[from Memoirs of Bishop Hildesley]
To the Rev. PHILIP MOORE.
Dear Sir, Jan. 31 , 1764. I am obliged to Mr. Black for his readiness to admit me into partnership, with respect to news-trade. I have only to say, that I am content, and heartily approve of the town proprietors having the first perusal. But, if the papers are lent about to sundry other hands, when is poor Sodor to be supplied ? He is very willing, however, to take his chance for that, and to admit of your taking the charge of transmitting them. The incessant trouble, indeed, that you will have in it, is my chief obstacle ; which is answered, by your having had as much heretofore.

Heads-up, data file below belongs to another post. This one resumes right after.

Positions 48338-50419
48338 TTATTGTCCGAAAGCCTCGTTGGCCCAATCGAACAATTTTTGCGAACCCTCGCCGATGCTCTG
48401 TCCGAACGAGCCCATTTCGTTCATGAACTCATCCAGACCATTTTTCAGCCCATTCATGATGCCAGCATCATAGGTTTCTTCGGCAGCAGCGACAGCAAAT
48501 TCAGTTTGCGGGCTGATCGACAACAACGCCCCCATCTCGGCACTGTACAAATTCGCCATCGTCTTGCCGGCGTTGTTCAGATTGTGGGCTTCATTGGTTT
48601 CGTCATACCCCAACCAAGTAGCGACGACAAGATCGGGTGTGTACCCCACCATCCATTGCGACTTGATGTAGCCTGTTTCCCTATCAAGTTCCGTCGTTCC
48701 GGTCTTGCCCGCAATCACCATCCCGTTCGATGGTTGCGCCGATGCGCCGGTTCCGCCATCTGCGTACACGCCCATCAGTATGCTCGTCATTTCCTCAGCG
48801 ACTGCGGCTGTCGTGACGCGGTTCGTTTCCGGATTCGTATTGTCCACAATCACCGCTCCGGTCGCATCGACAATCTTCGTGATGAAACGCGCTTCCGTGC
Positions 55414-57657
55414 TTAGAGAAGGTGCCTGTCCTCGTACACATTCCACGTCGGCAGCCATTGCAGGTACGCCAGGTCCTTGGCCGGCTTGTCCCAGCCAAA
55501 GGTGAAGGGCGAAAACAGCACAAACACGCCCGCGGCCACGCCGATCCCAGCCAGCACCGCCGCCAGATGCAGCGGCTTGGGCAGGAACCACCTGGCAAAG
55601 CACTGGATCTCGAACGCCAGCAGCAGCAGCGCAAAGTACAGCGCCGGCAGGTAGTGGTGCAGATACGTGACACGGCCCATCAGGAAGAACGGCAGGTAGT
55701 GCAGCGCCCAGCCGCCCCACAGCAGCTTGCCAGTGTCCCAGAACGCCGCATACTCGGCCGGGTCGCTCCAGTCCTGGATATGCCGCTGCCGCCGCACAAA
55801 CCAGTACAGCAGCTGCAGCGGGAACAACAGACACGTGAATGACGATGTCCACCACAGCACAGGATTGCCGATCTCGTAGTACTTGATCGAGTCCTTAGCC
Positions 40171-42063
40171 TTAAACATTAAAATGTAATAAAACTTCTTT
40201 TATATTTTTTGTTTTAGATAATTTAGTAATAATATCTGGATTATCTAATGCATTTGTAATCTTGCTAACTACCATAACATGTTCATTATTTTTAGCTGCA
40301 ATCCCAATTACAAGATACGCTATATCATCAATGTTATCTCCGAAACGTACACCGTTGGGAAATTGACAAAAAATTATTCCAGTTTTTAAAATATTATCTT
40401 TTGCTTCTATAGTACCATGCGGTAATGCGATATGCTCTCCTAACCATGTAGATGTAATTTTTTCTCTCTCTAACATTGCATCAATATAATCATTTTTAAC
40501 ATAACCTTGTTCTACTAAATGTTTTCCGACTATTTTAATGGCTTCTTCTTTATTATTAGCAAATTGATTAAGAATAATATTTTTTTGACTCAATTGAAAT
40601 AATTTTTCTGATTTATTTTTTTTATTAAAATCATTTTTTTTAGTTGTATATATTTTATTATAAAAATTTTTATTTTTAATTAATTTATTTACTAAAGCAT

What you are pleased to call " small matters," perhaps are great ones in my estimation. Remember (at least I do) that I am an alien in a strange land ; and, confequently, every favour or civility shewn me, I see with the magnifying end of the perspective. I am not of that sort., who think they have a right to every thing that is done for them.
Is not this quite Manks- weather ? the glass below much rain, from fair, in less than twenty-.four hours ! An arch friend of mine, in England, used to say of such, that " it was better than no weather ;" and so let us be thankful, says
MARK SODOR and MANN.